Sudan: UN Wants Apaches in Darfur


March 6, 2006: It was recently revealed that, in late February, the UN asked the US to provide tactical air support for African Union peacekeepers deployed in Sudan's Darfur region. This tactical air support meant "combat helicopters" (suggesting Apache AH-64 attack helicopters and UH-60 transport helicopters for air assault infantry).

March 4, 2006: The political fight over deploying a UN-led mission to Sudan Darfur region has gotten hotter. Sudan threatened to withdraw from the African Union if the AU's Peace and Security Council approves the UN request to hand over the Darfur peacekeeping mission.

March 3, 2006: The Russian Air Force will begin flying an "advance troop task force" into Sudan sometime after April 20. These Russian troops are scheduled to serve with the UN peacekeeping mission in southern Sudan (not Darfur). The initial Russian force will consist of 200 troops and four helicopters.

There was renewed fighting on the Chad-Sudan border. Sudanese refugees continue to filter into Chad, but fighting inside Chad has created a "counter-flow" of refugees from Chad into Sudan.

February 28, 2006: Terrorists (possibly aligned with Al Qaeda) have said that they will attack Jan Pronk, the chief UN representative in Sudan, and any non-African peacekeeping troops in Sudan. Terrorists present in Sudan would target UN peacekeepers. The Sudan government has rejected UN appeals to increase troops in Sudan's western Darfur region and move control of the peacekeeping operation from the African Union (AU) to the United Nations. The AU has 7000 troops in the Darfur region. The UN plan calls for at least 20000 troops. On February 25 the Sudan government said that international troops would be "at risk" if they deployed to Sudan.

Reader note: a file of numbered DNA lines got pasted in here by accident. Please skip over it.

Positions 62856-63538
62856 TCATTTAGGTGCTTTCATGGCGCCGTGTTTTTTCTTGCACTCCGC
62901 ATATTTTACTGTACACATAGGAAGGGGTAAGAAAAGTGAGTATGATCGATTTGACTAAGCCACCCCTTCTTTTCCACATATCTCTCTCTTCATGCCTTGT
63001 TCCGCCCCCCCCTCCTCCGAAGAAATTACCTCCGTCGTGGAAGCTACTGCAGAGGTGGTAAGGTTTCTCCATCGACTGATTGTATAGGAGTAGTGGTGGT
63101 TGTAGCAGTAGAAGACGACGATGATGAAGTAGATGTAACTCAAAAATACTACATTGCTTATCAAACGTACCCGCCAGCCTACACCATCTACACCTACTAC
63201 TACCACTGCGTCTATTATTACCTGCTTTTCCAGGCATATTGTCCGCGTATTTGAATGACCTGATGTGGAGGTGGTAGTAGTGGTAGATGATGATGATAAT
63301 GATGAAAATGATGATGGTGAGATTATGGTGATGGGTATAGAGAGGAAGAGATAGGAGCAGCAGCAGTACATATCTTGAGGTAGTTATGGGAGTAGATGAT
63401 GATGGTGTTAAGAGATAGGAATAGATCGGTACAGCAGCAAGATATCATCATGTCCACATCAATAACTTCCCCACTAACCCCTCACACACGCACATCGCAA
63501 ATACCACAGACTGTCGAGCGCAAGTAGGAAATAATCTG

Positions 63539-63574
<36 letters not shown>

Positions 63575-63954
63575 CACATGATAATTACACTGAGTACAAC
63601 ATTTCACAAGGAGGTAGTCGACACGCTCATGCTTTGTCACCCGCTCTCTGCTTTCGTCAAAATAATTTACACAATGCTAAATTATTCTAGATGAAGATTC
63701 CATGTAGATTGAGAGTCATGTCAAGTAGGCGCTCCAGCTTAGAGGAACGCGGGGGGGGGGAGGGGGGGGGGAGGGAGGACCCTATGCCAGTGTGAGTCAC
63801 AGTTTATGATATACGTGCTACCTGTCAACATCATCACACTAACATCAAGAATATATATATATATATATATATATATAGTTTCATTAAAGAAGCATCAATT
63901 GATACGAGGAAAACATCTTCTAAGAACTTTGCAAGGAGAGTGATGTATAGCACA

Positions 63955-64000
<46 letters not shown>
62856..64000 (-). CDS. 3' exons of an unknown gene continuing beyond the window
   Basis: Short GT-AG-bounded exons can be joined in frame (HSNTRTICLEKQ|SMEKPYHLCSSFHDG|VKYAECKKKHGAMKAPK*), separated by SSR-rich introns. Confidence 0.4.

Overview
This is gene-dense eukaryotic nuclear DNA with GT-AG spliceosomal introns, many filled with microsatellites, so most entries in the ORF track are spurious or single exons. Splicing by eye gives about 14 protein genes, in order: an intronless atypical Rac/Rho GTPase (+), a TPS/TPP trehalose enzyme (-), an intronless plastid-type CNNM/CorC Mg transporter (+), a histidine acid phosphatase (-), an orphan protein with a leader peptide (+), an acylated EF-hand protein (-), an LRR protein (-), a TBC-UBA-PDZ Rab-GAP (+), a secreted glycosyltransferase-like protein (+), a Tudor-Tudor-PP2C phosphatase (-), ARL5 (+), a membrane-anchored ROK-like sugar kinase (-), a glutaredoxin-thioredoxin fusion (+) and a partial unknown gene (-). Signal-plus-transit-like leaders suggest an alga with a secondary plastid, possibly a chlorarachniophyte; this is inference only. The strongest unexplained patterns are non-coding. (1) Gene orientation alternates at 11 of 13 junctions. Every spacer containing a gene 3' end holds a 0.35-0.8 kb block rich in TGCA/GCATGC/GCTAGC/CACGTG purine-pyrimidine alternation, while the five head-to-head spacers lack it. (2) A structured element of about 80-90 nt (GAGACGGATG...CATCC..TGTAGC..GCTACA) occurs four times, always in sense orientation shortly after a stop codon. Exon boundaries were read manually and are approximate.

Help Keep Us From Drying Up

We need your help! Our subscription base has slowly been dwindling.

Each month we count on your contributions. You can support us in the following ways:

  1. Make sure you spread the word about us. Two ways to do that are to like us on Facebook and follow us on Twitter.
  2. Subscribe to our daily newsletter. We’ll send the news to your email box, and you don’t have to come to the site unless you want to read columns or see photos.
  3. You can contribute to the health of StrategyPage.
Subscribe   Contribute   Close